President Barack Obama on Saturday pressed Congress for swift action on measures to restrict political advertising by corporations and labor unions, saying that "no less than the integrity of our democracy" is at stake.
Legislation introduced in Congress this week would require that corporations and unions identify themselves in political ads they pay for and that the chief executive or other top official state that "I approve this message."
The measures are in response to a 5-4 Supreme Court ruling in January that upheld the First Amendment rights of these groups to spend money on campaign ads, thus enhancing their ability to influence federal elections.
Obama slammed the decision at the time, saying the court had given a "green light to a new stampede of special-interest money in our politics" and pledging to work with Congress on a "forceful response" to the ruling.
With the November midterm elections looming, Obama said in his weekly radio and Internet address that it was important that Congress act swiftly to ensure that the voices of the American people aren't drowned out by deep-pocketed corporations and other special interests.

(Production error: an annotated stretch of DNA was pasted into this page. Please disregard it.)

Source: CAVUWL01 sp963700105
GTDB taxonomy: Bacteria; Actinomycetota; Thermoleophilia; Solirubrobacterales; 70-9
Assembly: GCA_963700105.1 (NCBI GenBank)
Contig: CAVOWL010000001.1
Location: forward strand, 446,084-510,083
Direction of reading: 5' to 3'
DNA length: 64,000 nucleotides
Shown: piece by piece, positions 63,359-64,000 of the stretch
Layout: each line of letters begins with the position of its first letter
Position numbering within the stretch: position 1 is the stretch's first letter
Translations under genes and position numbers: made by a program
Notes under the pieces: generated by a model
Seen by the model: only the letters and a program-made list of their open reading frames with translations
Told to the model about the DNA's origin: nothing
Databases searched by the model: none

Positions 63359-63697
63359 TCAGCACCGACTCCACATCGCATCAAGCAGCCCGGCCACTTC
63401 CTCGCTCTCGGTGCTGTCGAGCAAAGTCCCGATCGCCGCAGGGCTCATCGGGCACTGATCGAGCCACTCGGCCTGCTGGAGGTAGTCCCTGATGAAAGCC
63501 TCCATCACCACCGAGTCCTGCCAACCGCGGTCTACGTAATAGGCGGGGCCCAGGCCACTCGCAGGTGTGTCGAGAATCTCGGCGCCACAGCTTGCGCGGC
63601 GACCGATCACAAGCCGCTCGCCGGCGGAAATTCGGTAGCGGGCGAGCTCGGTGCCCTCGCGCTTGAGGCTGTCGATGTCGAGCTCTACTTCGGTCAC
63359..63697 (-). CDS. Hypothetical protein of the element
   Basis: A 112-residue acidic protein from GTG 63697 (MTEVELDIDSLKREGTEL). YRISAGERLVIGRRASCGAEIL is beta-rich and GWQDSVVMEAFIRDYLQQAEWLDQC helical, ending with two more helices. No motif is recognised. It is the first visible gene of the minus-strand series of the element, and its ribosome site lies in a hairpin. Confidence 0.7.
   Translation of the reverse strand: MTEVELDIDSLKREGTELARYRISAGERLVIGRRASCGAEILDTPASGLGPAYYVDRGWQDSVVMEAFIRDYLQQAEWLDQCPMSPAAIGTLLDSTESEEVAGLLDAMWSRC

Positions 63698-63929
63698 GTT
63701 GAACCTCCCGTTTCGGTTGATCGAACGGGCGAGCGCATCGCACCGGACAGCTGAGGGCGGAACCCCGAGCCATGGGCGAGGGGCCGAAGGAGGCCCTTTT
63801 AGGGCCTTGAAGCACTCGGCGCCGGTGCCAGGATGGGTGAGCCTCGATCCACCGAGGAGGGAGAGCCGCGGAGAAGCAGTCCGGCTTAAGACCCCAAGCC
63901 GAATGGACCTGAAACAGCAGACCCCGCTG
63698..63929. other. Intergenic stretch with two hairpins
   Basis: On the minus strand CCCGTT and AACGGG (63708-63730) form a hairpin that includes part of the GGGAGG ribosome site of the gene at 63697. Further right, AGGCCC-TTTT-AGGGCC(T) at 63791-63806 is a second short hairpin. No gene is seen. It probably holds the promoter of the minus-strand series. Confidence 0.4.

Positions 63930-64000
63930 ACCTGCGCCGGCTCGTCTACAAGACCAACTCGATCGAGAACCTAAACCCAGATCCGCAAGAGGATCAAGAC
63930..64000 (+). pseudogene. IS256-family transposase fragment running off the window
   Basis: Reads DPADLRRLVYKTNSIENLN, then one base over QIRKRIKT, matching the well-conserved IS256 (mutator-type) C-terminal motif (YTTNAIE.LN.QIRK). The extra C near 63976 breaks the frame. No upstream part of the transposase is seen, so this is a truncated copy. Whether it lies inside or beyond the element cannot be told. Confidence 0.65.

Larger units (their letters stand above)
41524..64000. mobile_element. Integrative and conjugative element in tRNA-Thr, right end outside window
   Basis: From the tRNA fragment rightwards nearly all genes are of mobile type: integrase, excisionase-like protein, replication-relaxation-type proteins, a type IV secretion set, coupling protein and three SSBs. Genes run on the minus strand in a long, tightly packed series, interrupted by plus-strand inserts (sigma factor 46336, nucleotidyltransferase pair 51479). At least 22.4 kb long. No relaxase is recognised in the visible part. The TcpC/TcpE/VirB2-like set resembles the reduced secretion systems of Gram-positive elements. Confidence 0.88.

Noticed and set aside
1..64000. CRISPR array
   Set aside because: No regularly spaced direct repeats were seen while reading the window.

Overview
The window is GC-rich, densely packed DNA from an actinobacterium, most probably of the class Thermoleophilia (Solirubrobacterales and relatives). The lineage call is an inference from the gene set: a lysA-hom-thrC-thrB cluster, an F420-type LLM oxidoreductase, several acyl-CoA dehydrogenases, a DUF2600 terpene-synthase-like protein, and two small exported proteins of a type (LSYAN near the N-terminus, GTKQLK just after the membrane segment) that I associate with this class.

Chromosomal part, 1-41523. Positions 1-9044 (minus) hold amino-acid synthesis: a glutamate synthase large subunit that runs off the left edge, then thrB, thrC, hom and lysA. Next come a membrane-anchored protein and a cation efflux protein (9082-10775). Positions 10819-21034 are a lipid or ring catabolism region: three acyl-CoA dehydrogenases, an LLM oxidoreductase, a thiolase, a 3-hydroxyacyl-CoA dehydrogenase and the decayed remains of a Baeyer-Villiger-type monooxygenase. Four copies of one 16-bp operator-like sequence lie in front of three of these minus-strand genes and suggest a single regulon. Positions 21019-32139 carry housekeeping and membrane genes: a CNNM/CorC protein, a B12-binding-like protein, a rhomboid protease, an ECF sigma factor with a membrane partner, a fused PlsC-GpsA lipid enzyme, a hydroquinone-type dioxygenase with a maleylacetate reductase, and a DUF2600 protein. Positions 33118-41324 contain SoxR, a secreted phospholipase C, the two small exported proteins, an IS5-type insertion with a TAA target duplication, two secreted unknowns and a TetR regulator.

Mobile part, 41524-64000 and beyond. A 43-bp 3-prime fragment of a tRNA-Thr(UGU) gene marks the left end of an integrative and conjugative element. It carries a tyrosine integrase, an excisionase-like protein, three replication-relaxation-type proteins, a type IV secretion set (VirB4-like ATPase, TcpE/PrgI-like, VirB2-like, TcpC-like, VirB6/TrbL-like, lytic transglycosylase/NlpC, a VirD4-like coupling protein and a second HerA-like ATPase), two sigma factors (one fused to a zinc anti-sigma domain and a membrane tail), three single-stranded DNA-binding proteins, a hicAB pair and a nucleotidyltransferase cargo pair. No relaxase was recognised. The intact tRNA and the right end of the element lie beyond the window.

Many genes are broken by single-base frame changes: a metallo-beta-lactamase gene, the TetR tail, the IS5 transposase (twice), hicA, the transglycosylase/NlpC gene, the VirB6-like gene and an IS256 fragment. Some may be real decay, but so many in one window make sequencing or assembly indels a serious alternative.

The president said the proposals would give voters the important information they need to evaluate the claims in ads paid for by "shadowy campaign committees," corporations and special interests. He said he would fight to see them become law.
"Now, of course, every organization has every right in this country to make their voices heard," Obama said. "But the American people also have the right to know when some group like 'Citizens for a Better Future' is actually funded entirely by 'Corporations for Weaker Oversight.'"
The proposals also would also bar foreign-controlled corporations and government contractors from spending money on U.S. elections and prohibit political spending by companies that accepted government bailout money. Corporations and unions also must disclose campaign-related spending on their websites and report such spending to shareholders and members.
The measures are unlikely to become law without a fight.
The Senate's Republican leader, Mitch McConnell of Kentucky, long an ardent opponent of putting limits on campaign spending, criticized the bills as being more about election advantage than transparency, accountability or good government. He noted that two of the Democratic sponsors, Sen. Chuck Schumer of New York and Rep. Chris Van Hollen of Maryland, led the effort to elect Democrats to Congress.
The U.S. Chamber of Commerce also has promised to fight attempts to "muzzle or demonize" independent voices in the electoral process.
The lawmakers said their goal is to have the legislation on the books by July 4, to take effect before Nov. 2 election.
On the Net:
Obama address: www.whitehouse.gov